Explains how the law on ordinary residence changed under the Care Act and how the term is defined. Also looks at how to determine ordinary residence in different contexts: when a person transitions to adults’ services, in Deprivation of Liberty Safeguards cases and when someone is placed in NHS accommodation.
You need to log in to Community Care Inform to view this content. If you have a subscription, please log in here.
Please contact the Community Care Inform helpdesk or phone 020 3915 9444 if you require support or assistance or are unsure if you have a subscription.
If you are directly quoting the author's own words from this document you must acknowledge that they are not your own words by putting them within quotes marks, reference the source in the text and then provide the full reference at the end of the document. For example:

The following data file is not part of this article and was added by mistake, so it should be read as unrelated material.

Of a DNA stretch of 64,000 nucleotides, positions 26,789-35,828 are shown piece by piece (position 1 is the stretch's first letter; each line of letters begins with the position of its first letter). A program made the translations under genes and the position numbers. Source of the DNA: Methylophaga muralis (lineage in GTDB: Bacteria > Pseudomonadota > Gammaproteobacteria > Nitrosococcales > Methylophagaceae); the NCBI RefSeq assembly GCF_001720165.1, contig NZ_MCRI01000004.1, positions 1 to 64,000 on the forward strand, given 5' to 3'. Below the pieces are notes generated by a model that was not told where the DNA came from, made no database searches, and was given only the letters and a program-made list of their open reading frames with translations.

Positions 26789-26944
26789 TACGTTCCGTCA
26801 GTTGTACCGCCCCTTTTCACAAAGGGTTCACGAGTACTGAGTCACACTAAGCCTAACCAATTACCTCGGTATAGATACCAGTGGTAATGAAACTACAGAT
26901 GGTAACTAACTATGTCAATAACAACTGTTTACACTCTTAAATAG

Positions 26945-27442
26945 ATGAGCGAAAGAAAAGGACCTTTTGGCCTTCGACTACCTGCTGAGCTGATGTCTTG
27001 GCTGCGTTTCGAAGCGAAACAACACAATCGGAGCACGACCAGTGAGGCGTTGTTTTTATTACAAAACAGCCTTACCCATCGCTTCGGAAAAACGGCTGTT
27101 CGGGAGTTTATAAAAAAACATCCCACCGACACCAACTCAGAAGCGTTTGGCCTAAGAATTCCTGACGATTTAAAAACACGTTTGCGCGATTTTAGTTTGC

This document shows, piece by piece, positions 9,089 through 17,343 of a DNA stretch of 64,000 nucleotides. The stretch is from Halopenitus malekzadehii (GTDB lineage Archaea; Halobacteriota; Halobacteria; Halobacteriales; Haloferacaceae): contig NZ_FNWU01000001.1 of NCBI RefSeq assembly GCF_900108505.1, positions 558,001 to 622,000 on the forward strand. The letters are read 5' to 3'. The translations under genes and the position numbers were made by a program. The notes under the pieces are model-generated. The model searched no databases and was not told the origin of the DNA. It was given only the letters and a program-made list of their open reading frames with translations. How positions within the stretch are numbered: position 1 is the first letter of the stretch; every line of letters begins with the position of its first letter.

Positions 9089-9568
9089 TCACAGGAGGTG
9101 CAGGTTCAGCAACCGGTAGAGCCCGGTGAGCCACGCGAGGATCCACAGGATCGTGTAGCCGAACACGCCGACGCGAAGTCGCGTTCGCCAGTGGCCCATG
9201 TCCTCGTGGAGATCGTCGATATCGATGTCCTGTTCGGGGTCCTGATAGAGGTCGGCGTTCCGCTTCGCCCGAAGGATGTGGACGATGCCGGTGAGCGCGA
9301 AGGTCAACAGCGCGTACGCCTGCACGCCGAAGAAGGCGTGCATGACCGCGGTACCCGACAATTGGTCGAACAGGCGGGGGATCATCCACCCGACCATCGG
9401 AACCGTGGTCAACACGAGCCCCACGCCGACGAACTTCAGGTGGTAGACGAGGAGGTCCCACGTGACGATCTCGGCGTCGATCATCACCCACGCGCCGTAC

In the text:
Baim argues that "understanding adult attachment patterns can also help practitioners to more readily identify the behaviour patterns that the client uses to maintain safety and comfort and which also, in some cases, serve to keep the client stuck in behaviour that no longer serves them as adults". (Baim, 2015)
Full reference to insert at the bottom of the document:
Baim, C. (2015) Using attachment theory to work with adults, Guide.
Community Care Inform Adults [online].
Available at: https://adults.ccinform.co.uk/guides/guide-using-attachment-theory-work-adults/ [accessed: INSERT DATE HERE (eg 9 October 2015)]